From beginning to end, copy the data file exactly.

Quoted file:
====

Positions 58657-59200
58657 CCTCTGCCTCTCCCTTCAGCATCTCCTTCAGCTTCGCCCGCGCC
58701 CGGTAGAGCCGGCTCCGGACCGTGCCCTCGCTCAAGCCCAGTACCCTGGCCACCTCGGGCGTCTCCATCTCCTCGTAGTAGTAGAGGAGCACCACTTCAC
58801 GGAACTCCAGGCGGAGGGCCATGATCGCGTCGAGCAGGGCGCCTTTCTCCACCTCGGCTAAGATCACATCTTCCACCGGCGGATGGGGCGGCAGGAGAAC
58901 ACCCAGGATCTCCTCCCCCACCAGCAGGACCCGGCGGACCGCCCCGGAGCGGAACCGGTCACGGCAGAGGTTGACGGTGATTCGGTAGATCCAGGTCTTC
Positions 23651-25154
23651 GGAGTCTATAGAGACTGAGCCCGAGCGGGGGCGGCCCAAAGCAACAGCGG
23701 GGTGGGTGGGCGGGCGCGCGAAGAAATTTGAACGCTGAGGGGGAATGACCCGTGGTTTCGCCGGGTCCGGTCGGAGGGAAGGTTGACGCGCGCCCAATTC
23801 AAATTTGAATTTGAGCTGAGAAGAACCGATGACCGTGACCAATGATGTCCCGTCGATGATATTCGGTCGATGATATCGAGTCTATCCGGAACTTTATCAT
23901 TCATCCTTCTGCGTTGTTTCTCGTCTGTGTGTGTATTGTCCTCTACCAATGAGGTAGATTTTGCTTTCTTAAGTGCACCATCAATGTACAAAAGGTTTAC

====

Positions 58657-59200
58657 CCTCTGCCTCTCCCTTCAGCATCTCCTTCAGCTTCGCCCGCGCC
58701 CGGTAGAGCCGGCTCCGGACCGTGCCCTCGCTCAAGCCCAGTACCCTGGCCACCTCGGGCGTCTCCATCTCCTCGTAGTAGTAGAGGAGCACCACTTCAC
58801 GGAACTCCAGGCGGAGGGCCATGATCGCGTCGAGCAGGGCGCCTTTCTCCACCTCGGCTAAGATCACATCTTCCACCGGCGGATGGGGCGGCAGGAGAAC
58901 ACCCAGGATCTCCTCCCCCACCAGCAGGACCCGGCGGACCGCCCCGGAGCGGAACCGGTCACGGCAGAGGTTGACGGTGATTCGGTAGATCCAGGTCTTC
Positions 23651-25154
23651 GGAGTCTATAGAGACTGAGCCCGAGCGGGGGCGGCCCAAAGCAACAGCGG
23701 GGTGGGTGGGCGGGCGCGCGAAGAAATTTGAACGCTGAGGGGGAATGACCCGTGGTTTCGCCGGGTCCGGTCGGAGGGAAGGTTGACGCGCGCCCAATTC
23801 AAATTTGAATTTGAGCTGAGAAGAACCGATGACCGTGACCAATGATGTCCCGTCGATGATATTCGGTCGATGATATCGAGTCTATCCGGAACTTTATCAT
23901 TCATCCTTCTGCGTTGTTTCTCGTCTGTGTGTGTATTGTCCTCTACCAATGAGGTAGATTTTGCTTTCTTAAGTGCACCATCAATGTACAAAAGGTTTAC